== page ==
Let me give you an example from my own life. When I was at my fattest I was stressed. I was getting up at 6am and often not getting home until 11pm. I’d sit motionless in front of my computer all day because I’d got it into my head that unless I was working ALL THE LIVE LONG DAY then my business would fail. When I got home I had roughly an hour to eat and socialise. By then I was knackered and looking to speed relax. Ace Lager, crisps and the sofa were the options I chose.

Did I know I was making poor choices? Hell, yes. I had tits, it was sort of hard, not to see it. Could I have opted for the less cake, more exercise approach if I’d wanted to? I really don’t know. All I can say is that at that time I was dealing with other issues and it didn’t feel like I had the energy to opt for a healthier lifestyle. What I do know is that anyone pointing out that maybe I should eat less cake and exercise more would not have helped me. In fact, they’d have probably made me feel worse about myself and I’d have eaten more and drunk more to cope with that. Yeesh.

For me is we have to address this growing frustration. As normal weight bystanders, it’s must be so easy to give into frustration and I guess there’s a certain satisfaction in striking out in ever-more violent language and actions. Because what lies just beyond the veil of frustration is abuse. Think I’m joking? Seriously, you should read the emails I get – fat men get spat at, called a variety of unpleasant names and are physically assaulted because of their size on a daily basis. To a certain extent the prevailing attitude of our Less-Cake-More-Exercise world says that those guys on the receiving end are bound to accept that – after all, every bit of media they see tells them that it’s simple to change. Worse still, they’re supposed to thank you for helping.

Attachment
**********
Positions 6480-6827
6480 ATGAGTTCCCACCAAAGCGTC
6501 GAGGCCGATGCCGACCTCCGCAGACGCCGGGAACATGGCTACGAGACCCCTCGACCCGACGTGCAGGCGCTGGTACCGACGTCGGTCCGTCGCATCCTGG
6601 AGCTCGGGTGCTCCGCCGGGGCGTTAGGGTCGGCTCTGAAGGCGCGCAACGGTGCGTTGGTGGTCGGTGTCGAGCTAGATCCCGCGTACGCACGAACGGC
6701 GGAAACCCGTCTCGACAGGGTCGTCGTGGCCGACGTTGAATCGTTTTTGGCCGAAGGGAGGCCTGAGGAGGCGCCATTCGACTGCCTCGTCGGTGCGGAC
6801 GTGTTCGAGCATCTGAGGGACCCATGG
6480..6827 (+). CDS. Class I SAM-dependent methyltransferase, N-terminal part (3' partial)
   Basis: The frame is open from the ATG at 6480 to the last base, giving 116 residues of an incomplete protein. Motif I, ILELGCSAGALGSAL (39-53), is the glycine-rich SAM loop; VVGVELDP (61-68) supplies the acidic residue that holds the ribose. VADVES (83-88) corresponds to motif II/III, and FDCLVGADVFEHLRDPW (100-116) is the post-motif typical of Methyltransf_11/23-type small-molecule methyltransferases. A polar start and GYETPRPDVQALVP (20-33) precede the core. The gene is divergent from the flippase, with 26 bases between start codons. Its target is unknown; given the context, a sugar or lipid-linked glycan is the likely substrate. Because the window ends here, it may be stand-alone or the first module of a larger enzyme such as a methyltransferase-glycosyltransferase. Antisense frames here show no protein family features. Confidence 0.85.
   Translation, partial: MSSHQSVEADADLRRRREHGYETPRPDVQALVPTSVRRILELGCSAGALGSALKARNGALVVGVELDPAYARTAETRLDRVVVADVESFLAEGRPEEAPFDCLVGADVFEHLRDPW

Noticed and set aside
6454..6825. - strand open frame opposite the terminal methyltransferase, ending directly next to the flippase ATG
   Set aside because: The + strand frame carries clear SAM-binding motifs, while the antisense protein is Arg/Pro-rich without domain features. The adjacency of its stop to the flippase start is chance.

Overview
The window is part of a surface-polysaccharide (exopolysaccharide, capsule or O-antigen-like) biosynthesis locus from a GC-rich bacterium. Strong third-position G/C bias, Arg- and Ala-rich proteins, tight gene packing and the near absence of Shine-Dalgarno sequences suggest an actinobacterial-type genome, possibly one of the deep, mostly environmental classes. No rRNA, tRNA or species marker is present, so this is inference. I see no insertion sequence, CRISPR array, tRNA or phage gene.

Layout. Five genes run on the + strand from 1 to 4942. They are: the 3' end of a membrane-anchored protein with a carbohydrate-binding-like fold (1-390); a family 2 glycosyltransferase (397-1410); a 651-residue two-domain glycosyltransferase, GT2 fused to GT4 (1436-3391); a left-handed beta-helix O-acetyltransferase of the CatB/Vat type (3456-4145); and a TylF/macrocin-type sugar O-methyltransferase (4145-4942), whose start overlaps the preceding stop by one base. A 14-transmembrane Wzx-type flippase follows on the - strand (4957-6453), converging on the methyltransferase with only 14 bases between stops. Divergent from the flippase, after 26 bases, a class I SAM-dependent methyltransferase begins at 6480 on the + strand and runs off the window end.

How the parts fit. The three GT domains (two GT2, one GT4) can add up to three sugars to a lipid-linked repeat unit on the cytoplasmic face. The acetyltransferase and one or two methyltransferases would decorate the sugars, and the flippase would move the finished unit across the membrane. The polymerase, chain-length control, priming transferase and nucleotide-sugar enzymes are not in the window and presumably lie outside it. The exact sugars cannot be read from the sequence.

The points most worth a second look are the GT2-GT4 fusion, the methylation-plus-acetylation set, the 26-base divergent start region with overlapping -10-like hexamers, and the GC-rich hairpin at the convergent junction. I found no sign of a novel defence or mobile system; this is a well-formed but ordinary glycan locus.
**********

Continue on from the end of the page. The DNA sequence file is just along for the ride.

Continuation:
Do you know what is a far harder path than giving into frustration, and I believe it’s one that we should all attempt to commit to? Becoming diet champions, not becoming yet another bullshit diet expert. We should challenge ourselves to give an endless supply of love and support to those who want to lose weight. We should also accept that some people aren’t ready to lose weight yet and leave them the hell alone. Why can’t we shelve that frustration we might feel and do something that will help? You can help by cheering people on. Patting them on the back. Letting them know that they’re doing well when they’ve lost a bit of weight, no matter how small. Help them to find diet and exercise resources if you’re asked.

I know love, kindness and help isn’t Viz’s bag and that putting noses out of joint is a consequence of reaching around to tickle our funny bones. That’s fine and I’m prepared to accept any brown trouts they want to fire my way for this post. I’d just ask that when they go back to the drawing board, they take aim with greater accuracy. No organisation that invented Junior Beer, should ever have to stoop to kicking fat people and agreeing with Katie Hopkins to get chuckles.